Fresh water is an increasingly precious resource around the world. As global leaders work to ensure that humans have safe and sufficient water to drink, to promote agriculture, and for other vital activities, the importance of understanding groundwater grows.

Groundwater is the water that soaks into the soil from rain or other precipitation and moves downward to fill cracks and other openings in beds of rocks and sand. It is, therefore, a renewable resource, although renewal rates vary greatly according to environmental conditions.

It also is an abundant natural resource. Of all the fresh water in the world (excluding polar ice caps), 95 percent is groundwater. Surface water (lakes and rivers) only make up three percent of our fresh water. Scientists estimate U.S. ground water reserves to be at least 33,000 trillion gallons-equal to the amount discharged into the Gulf of Mexico by the Mississippi River in the past 200 years.

Groundwater is naturally filtered by the earth that holds it. It can, however, be contaminated by pollutants that come into contact with the earth’s surface. Care should be taken at the household, local, national, and global levels to protect ground water from pollutants.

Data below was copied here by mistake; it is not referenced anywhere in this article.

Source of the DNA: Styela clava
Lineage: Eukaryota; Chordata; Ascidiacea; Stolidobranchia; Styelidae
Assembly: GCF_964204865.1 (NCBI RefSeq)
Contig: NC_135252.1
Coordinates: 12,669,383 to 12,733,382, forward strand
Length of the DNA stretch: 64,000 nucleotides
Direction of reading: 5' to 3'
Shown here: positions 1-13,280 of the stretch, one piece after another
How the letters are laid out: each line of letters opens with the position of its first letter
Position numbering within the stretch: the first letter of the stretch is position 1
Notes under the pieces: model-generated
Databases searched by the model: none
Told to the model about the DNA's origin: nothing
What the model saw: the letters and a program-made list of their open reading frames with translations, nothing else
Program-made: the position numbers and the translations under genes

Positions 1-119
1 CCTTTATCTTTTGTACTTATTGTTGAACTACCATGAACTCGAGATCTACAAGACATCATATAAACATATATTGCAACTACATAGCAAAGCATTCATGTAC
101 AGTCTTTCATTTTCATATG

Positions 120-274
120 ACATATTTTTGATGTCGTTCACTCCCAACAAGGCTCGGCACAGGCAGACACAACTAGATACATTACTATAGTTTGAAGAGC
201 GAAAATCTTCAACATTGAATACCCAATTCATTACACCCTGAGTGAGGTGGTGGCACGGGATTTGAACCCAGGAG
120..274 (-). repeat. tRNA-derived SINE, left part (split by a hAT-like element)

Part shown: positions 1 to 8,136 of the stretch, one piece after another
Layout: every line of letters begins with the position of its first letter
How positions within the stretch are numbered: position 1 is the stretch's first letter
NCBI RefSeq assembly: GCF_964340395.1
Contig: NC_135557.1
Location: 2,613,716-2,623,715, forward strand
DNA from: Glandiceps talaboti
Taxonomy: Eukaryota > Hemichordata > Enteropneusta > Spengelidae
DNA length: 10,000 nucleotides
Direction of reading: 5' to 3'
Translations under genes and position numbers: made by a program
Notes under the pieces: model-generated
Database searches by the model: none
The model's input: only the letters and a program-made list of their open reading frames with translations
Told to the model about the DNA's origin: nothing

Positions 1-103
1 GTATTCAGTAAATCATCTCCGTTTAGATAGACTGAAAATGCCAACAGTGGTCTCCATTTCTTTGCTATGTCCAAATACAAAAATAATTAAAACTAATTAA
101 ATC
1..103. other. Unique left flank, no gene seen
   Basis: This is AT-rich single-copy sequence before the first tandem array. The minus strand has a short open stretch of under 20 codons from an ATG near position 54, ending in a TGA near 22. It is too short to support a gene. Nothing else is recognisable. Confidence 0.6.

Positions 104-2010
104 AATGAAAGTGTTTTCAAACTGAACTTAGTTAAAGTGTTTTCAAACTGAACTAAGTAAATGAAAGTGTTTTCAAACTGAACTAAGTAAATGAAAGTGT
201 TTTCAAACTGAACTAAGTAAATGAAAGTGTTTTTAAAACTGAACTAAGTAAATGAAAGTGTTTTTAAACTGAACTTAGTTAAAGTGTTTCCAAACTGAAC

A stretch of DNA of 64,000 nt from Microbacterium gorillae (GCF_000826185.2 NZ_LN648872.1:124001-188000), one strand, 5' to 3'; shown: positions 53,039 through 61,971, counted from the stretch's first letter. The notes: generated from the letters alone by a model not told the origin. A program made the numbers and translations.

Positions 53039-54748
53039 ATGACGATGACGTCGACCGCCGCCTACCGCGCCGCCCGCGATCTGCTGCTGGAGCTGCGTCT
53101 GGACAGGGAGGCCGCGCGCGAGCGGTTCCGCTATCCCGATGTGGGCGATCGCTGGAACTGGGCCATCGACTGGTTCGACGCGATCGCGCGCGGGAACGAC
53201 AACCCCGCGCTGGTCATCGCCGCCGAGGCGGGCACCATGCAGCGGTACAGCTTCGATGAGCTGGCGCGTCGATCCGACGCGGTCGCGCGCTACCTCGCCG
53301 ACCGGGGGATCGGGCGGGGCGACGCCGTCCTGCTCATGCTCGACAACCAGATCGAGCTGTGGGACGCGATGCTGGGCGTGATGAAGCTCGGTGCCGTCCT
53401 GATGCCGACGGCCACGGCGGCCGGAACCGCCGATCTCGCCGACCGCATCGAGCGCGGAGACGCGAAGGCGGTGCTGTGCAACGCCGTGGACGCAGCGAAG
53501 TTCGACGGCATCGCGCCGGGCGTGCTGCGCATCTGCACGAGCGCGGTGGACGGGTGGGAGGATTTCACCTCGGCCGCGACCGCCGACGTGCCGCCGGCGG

The Making of Groundwater

Water from precipitation follows three main paths:

  1. Some water evaporates from the earth’s surface into the air or is breathed out by vegetation and returns to the earth’s atmosphere. Some water runs off into streams, lakes, or oceans.
  2. Some infiltrates into the ground. There, it follows various flowpaths and can travel to the surface as springs, move into surface water, or recharge ground water deeper in the earth.
  3. Groundwater can move into large underground natural storage areas known as aquifers and/or artesian wells.

Get more information on the hydrologic cycle.

As groundwater moves through the ground, it dissolves some of the minerals that it comes in contact with. Those dissolved minerals give ground water its chemical character or quality. In many cultures throughout the world, that specific character is appreciated by thirsty consumers as much as the taste and character of a favorite cola, beer, or wine. Many bottled waters come from groundwater reserves.

Groundwater and Private Water Wells

Frequently, private water wells tapping groundwater resources can provide the highest quality water available to homeowners and businesses. Deep drilled wells recharge themselves, and can provide a constant, steady supply of water that is not easily impacted by dry weather conditions.

According to a 2001 independent market survey sponsored by the National Ground Water Association (NGWA), 78 percent of private water well owners prefer receiving their drinking water from their own well. That’s as strong a customer satisfaction statement as can be found in any industry and a true and reverent testament to Mother Nature. Eighty-eight percent of those surveyed said private wells were their least expensive drinking water option.

Private water wells also allow consumers to take more control of their water quality. Well owners can take steps to protect their groundwater from contaminants and can hire trained professionals to conduct regular maintenance checks and water quality tests.